A good coat or two of some decent exterior latex, paying special attention to the end grain, and I think the woodenware will last plenty long enough...indefinitely if more paint is put on in several years.

Hive stands and maybe bottom boards seem ok, but I don't think I would want the off-the-shelf treated stuff inside with my bees and honey.

Ed

ETA... danno's got the right idea....if you use it, throw it out there and let it "cure" in the elements.
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« Reply #8 on: August 23, 2012, 03:01:25 PM »

I would limit the use of pressure treated wood to it's intended use, ground contact. I never bought into the whole chemical issue, though hive products are foodstuffs, it is there are far better options for hive parts where stability, machinability, lightness and durability are concerned. Now for stands, pallets and other assorted items that come between the hives and mother Earth pressure treat is an excellent option if wood is used.

BTW it would be a bad idea to use a piece of pressure treat between the standard bottom board and cinder block so many of us use. Current building code in most areas require treated wood for contact with cement/concrete.
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Georgia Wildlife Services,Inc
Georgia's Full Service Wildlife Solution
Atlanta (678) 572-8269 Macon (478) 227-4497
www.atlantawildliferemoval.net
georgiawildlifeservices@gmail.com
Intheswamp
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« Reply #9 on: August 23, 2012, 03:07:28 PM »


BTW it would be a bad idea to use a piece of pressure treat between the standard bottom board and cinder block so many of us use. Current building code in most areas require treated wood for contact with cement/concrete.

Typo?
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www.beeweather.com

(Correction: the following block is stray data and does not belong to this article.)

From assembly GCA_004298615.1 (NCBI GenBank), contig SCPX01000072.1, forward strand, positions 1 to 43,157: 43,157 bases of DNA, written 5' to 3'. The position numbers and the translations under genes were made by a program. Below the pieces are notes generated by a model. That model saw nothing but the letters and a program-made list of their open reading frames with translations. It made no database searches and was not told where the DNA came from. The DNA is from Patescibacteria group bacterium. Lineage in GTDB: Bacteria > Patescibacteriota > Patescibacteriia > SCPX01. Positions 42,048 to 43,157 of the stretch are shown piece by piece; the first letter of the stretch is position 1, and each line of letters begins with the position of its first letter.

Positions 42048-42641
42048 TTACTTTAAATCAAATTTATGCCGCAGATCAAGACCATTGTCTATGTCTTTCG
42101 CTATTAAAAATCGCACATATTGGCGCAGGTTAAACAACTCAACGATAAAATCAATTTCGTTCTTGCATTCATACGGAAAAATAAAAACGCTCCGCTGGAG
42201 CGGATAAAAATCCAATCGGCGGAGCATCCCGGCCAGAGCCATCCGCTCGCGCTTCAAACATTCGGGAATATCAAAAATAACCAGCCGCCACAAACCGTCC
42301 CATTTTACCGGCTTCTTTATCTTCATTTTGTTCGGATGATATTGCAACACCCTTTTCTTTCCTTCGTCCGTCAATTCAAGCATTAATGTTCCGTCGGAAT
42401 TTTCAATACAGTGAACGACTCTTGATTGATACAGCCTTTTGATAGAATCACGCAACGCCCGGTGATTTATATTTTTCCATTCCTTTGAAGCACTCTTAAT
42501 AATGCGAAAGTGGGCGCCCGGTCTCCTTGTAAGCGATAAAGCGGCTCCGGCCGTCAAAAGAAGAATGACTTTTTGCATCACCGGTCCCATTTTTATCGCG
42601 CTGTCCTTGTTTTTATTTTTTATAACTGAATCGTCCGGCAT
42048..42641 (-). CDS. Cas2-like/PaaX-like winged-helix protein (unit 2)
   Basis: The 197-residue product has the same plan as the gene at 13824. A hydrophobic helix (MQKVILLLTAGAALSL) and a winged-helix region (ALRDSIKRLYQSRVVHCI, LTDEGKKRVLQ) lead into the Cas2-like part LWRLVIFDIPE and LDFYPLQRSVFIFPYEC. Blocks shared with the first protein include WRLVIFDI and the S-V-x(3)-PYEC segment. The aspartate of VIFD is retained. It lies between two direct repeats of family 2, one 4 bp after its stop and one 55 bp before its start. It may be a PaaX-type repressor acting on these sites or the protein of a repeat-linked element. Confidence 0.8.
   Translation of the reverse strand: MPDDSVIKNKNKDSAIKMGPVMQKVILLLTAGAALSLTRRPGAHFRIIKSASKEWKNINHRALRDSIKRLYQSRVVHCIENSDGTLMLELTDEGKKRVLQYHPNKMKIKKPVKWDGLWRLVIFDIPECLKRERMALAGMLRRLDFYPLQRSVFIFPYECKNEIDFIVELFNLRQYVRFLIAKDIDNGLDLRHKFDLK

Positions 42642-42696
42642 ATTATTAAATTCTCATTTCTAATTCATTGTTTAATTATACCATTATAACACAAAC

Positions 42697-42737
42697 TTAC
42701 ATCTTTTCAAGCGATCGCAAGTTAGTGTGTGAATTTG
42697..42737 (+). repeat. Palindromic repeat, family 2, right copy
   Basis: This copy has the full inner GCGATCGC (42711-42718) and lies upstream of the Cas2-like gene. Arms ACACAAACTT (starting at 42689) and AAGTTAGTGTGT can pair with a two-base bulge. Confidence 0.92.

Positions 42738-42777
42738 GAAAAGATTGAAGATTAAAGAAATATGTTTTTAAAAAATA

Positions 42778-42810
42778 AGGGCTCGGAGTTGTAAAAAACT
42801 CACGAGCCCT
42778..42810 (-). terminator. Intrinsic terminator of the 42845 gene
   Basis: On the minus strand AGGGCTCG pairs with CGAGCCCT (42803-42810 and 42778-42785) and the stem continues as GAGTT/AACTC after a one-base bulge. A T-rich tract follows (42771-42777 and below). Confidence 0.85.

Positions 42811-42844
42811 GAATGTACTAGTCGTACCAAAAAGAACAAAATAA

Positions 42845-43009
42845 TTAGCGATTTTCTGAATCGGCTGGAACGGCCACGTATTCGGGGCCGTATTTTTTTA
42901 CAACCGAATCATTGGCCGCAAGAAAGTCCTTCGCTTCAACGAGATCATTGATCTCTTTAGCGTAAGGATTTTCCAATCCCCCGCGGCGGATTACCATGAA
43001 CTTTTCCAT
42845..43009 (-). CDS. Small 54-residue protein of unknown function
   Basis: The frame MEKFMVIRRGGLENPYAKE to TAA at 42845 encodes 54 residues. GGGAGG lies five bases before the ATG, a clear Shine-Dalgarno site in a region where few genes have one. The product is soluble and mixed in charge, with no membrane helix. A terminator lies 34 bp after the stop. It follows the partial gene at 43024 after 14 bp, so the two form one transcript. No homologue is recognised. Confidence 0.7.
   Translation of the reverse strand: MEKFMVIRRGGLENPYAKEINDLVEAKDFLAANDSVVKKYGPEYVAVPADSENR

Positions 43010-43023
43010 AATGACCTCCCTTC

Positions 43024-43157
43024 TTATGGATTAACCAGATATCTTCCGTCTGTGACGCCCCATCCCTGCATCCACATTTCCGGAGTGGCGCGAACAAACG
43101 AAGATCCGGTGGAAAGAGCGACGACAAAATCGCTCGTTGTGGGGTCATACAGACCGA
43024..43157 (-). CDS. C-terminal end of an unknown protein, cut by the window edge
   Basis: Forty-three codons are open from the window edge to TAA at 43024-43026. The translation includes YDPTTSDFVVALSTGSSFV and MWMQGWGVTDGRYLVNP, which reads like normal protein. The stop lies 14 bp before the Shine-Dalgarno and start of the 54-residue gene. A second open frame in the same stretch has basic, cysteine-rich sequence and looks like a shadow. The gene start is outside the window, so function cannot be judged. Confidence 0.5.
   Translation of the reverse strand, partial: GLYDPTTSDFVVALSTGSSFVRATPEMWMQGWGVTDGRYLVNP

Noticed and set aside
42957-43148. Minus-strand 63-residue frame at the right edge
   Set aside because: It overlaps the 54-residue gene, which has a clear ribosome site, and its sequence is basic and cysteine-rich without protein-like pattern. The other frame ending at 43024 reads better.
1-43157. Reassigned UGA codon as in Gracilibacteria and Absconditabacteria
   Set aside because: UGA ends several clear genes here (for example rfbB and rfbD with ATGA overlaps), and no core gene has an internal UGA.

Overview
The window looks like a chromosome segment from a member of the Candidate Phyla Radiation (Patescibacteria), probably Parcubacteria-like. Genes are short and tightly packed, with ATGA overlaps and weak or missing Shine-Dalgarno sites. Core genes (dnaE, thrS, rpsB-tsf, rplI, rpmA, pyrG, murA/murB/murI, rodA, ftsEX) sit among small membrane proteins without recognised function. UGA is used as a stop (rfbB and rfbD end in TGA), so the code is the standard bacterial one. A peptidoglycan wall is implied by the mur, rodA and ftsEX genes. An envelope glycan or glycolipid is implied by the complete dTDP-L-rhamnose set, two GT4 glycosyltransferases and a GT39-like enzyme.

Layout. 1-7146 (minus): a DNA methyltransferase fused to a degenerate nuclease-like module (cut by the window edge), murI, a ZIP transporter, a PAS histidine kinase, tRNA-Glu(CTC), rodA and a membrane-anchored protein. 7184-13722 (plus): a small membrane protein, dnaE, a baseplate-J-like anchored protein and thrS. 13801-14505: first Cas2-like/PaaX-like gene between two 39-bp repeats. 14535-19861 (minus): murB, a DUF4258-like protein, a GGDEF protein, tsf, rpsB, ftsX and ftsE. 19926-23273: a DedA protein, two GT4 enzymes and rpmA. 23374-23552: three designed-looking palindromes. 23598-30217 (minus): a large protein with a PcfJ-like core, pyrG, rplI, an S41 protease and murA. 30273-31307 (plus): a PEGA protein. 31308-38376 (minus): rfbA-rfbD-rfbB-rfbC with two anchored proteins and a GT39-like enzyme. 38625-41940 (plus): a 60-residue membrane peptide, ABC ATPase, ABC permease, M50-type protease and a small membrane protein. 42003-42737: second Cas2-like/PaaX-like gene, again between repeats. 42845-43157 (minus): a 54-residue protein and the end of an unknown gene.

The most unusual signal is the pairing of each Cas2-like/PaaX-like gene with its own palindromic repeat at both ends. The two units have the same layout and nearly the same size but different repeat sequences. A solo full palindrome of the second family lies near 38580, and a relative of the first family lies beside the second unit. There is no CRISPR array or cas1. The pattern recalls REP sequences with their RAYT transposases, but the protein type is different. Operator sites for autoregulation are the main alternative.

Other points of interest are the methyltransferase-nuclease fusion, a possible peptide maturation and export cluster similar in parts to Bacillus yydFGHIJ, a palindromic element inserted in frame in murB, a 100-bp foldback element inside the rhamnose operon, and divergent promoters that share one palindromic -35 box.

American blood spilled to protect the freedom and peace of people all over the world.  320,000 USA casualties in WWI, 1,076,000 USA casualties in WWII, 128,000 USA casualties in the Korean War, 211,000 casualties in the Vietnam "conflict", 57,000 USA casualties in "War on Terror".  Benghazi, Libya, 13 USA casualties. These figures don't include 70,000 MIA.  But, the leaders of one political party of the United States of America continue to make the statement..."What difference does it make?".

"We can't expect the American People to jump from Capitalism to Communism, but we can assist their elected leaders in giving them small doses of Socialism, until they awaken one day to find that they have Communism."..."The press is our chief ideological weapon." - Nikita Khrushchev

"Always go to other people’s funerals, otherwise they wont come to yours." - Yogi Berra
David McLeod
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« Reply #10 on: August 23, 2012, 03:13:32 PM »

wouldn't

darn auto correct on this phone.

The lime in concrete does bad things the raw wood and the treated is a barrier of sorts to termites and wdo.
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Georgia Wildlife Services,Inc
Georgia's Full Service Wildlife Solution
Atlanta (678) 572-8269 Macon (478) 227-4497
www.atlantawildliferemoval.net
georgiawildlifeservices@gmail.com